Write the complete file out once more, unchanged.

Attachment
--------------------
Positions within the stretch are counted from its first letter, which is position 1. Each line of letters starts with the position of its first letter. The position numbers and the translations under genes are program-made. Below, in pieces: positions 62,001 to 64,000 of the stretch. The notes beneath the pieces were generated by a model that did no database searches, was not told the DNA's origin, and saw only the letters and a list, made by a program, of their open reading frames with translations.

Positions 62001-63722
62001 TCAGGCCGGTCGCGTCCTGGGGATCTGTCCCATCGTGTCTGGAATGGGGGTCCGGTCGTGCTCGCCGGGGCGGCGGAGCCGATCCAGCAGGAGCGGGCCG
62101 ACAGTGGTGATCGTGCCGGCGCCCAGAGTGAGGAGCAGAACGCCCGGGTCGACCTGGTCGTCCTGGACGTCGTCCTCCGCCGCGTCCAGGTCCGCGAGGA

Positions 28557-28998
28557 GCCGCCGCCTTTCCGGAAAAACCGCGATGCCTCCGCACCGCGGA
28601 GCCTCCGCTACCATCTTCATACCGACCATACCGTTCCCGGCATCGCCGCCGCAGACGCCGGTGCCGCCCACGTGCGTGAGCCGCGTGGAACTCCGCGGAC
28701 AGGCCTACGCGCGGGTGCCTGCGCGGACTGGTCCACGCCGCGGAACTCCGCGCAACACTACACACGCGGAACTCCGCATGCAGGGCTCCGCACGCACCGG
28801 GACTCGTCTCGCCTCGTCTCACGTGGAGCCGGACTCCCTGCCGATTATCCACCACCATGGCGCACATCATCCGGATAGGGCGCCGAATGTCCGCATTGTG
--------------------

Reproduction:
Positions within the stretch are counted from its first letter, which is position 1. Each line of letters starts with the position of its first letter. The position numbers and the translations under genes are program-made. Below, in pieces: positions 62,001 to 64,000 of the stretch. The notes beneath the pieces were generated by a model that did no database searches, was not told the DNA's origin, and saw only the letters and a list, made by a program, of their open reading frames with translations.

Positions 62001-63722
62001 TCAGGCCGGTCGCGTCCTGGGGATCTGTCCCATCGTGTCTGGAATGGGGGTCCGGTCGTGCTCGCCGGGGCGGCGGAGCCGATCCAGCAGGAGCGGGCCG
62101 ACAGTGGTGATCGTGCCGGCGCCCAGAGTGAGGAGCAGAACGCCCGGGTCGACCTGGTCGTCCTGGACGTCGTCCTCCGCCGCGTCCAGGTCCGCGAGGA

Positions 28557-28998
28557 GCCGCCGCCTTTCCGGAAAAACCGCGATGCCTCCGCACCGCGGA
28601 GCCTCCGCTACCATCTTCATACCGACCATACCGTTCCCGGCATCGCCGCCGCAGACGCCGGTGCCGCCCACGTGCGTGAGCCGCGTGGAACTCCGCGGAC
28701 AGGCCTACGCGCGGGTGCCTGCGCGGACTGGTCCACGCCGCGGAACTCCGCGCAACACTACACACGCGGAACTCCGCATGCAGGGCTCCGCACGCACCGG
28801 GACTCGTCTCGCCTCGTCTCACGTGGAGCCGGACTCCCTGCCGATTATCCACCACCATGGCGCACATCATCCGGATAGGGCGCCGAATGTCCGCATTGTG